Third National Health and Nutrition Examination Survey - NHANES III


Role of serum antioxidants in hypertension.


Role of serum antioxidants in hypertension.

Study Design

Study Design:

Patients Screened: Not given
Patients Enrolled: 13,415

Patient Populations:

U.S. non-institutionalized civilians ≥18 years of age


Antihypertensive medication

Primary Endpoints:

Serial blood pressure measurements; serum antioxidant levels

Drug/Procedures Used:

Standard medical questionnaire/survey; nutrient intake assessed by 24-hour dietary recall; 6 blood pressure measurements obtained by trained observers using a standard sphygmomanometer; serum antioxidant vitamin levels.

Principal Findings:

This analysis of NHANES data examined the relationship of serum antioxidants (vitamin C, α-carotene, β-carotene, vitamin A, and vitamin E) to blood pressure in a representative sample of the U.S. general population. Linear regression analysis was used to explore the relationship between antioxidant vitamins and blood pressure. Data evaluated included age, sex, body mass index, alcohol use, and dietary intake of total energy, polyunsaturated-to-saturated fat ratio, fiber, sodium, and potassium, with the data adjusted in multivariate regression models.

The study population included 3,679 African-Americans, 4,132 Mexican-Americans, and 5,605 Caucasians The characteristics of study participants were well-matched at baseline, except the Caucasians tended to be older compared to the other two groups (52 years vs. 40 years for the other two groups). Age- and sex-adjusted systolic index ranged from 120 mmHg to 125 mmHg.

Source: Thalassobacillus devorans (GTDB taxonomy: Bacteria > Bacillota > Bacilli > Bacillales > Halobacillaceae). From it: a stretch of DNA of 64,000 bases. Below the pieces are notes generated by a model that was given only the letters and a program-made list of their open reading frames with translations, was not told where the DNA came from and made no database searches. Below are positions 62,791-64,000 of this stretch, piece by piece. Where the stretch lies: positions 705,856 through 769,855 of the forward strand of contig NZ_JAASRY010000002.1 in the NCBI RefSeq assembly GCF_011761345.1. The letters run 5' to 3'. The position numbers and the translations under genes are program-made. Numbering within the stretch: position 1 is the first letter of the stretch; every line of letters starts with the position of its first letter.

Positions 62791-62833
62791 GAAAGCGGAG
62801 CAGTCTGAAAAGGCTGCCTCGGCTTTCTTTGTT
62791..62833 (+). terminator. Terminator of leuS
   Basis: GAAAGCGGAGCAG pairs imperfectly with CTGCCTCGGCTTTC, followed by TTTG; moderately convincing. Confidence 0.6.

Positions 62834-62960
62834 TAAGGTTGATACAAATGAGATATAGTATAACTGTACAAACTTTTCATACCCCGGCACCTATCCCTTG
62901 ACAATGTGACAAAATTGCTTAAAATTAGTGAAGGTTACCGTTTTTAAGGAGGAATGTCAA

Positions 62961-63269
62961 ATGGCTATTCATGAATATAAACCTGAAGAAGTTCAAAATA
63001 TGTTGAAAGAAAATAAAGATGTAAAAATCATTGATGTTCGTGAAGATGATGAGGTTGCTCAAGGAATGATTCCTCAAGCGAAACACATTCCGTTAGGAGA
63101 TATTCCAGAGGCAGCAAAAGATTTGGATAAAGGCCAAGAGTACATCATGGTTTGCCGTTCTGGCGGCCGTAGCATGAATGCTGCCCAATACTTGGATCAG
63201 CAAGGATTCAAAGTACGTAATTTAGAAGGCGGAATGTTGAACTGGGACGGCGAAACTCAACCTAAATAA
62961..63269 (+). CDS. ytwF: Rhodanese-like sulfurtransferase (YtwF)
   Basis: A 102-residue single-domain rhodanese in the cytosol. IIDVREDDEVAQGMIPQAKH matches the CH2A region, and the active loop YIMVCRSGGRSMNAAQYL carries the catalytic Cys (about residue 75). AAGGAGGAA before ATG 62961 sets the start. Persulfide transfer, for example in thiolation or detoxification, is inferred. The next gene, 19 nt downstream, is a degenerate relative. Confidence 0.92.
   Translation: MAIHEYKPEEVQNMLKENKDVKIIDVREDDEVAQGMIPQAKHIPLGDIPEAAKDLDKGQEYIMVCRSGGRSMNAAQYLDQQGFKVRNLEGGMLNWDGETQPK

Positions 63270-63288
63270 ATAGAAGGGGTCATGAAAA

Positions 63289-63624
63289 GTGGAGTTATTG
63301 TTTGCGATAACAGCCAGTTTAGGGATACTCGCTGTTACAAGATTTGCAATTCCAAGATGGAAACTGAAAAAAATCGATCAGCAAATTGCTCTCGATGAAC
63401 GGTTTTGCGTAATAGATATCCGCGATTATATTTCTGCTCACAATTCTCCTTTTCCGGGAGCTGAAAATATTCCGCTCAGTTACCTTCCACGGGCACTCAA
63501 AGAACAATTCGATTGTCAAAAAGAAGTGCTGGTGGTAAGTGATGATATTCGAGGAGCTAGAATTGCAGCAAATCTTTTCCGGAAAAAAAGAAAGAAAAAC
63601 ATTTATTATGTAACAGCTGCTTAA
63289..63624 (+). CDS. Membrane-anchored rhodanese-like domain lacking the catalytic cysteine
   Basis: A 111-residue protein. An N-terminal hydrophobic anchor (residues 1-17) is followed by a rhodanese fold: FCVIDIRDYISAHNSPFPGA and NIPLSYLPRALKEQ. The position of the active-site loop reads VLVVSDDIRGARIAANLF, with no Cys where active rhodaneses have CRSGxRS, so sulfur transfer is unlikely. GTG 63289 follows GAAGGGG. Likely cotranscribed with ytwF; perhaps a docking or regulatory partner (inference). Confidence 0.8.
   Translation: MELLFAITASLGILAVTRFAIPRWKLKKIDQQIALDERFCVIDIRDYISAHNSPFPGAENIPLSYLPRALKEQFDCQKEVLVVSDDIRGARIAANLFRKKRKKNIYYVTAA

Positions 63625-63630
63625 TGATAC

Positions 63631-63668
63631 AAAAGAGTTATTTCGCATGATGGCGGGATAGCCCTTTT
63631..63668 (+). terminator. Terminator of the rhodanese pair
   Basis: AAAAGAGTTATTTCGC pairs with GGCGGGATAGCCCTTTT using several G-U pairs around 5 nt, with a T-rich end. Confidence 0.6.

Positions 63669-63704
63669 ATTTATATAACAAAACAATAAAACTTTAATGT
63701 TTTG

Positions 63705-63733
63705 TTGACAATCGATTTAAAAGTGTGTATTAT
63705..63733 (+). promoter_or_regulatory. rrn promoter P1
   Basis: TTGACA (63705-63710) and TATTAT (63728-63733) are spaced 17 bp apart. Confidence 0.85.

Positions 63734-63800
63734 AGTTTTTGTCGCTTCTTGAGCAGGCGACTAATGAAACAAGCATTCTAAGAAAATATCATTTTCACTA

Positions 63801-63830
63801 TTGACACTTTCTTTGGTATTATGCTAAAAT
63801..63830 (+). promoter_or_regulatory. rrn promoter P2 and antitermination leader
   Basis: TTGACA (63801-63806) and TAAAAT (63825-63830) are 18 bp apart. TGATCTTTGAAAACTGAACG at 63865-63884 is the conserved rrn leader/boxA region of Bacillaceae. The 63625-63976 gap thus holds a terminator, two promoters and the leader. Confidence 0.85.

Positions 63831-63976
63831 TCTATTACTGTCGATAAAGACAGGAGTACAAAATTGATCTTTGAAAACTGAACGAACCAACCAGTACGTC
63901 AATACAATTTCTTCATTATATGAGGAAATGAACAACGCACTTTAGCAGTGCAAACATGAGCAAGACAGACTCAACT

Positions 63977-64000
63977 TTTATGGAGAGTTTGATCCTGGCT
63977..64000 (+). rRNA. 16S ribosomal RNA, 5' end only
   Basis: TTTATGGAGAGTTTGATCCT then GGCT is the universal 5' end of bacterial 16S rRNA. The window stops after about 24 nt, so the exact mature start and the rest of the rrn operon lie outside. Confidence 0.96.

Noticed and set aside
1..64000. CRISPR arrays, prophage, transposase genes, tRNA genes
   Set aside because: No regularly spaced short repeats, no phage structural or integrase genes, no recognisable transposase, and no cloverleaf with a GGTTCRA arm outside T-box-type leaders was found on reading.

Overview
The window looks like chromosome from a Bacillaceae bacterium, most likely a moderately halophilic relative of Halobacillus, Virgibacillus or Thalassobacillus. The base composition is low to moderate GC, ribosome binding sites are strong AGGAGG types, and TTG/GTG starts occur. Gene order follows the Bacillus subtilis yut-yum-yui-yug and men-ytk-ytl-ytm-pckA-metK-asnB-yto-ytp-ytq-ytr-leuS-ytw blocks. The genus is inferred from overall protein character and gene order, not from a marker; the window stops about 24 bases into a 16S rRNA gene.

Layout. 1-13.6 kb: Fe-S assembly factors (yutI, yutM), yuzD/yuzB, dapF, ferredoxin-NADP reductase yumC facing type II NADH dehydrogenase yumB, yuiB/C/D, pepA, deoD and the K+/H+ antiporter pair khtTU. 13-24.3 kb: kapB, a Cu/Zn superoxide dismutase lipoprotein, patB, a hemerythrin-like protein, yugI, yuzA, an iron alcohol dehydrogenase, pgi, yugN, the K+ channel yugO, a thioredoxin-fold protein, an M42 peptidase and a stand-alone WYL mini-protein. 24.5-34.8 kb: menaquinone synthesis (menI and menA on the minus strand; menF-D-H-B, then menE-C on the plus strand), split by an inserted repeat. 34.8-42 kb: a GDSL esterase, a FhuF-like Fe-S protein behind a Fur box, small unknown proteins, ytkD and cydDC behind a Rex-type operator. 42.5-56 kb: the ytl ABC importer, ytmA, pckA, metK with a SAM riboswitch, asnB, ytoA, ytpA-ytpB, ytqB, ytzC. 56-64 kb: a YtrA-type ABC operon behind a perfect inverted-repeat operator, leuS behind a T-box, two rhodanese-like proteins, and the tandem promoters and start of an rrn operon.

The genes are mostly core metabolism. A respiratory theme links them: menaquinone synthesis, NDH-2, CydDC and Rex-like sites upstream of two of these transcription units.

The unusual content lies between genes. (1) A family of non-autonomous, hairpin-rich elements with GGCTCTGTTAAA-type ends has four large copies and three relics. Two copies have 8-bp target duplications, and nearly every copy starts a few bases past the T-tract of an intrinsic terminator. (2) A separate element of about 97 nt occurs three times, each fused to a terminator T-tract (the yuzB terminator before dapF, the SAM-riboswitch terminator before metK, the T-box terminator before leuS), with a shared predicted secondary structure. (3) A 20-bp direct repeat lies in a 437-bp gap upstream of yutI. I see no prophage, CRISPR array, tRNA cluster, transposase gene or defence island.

Multivariate analysis revealed that mean serum levels of vitamin C (in African-Americans), as well as a-carotene and b-carotene levels (in all 3 races) were independently, significantly, and inversely associated with systolic blood pressure. Serum vitamin A and vitamin E were significantly and positively associated with systolic blood pressure in all 3 races. Similar statistically significant relationships were noted between serum antioxidant levels and diastolic blood pressure.


Antioxidants may be important in the etiology of hypertension. These findings warrant further investigation on possible mechanisms of antioxidant vitamins on regulation of blood pressure.


1. Circulation 1998;98(Suppl I):I-657. Antioxidants and blood pressure

Clinical Topics: Prevention, Diet, Hypertension

Keywords: Carotenoids, Multivariate Analysis, Vitamin E, beta Carotene, Sodium, Potassium, Body Mass Index, Sphygmomanometers, Vitamin A, Energy Intake, Questionnaires, Regression Analysis, Nutrition Surveys, Hypertension

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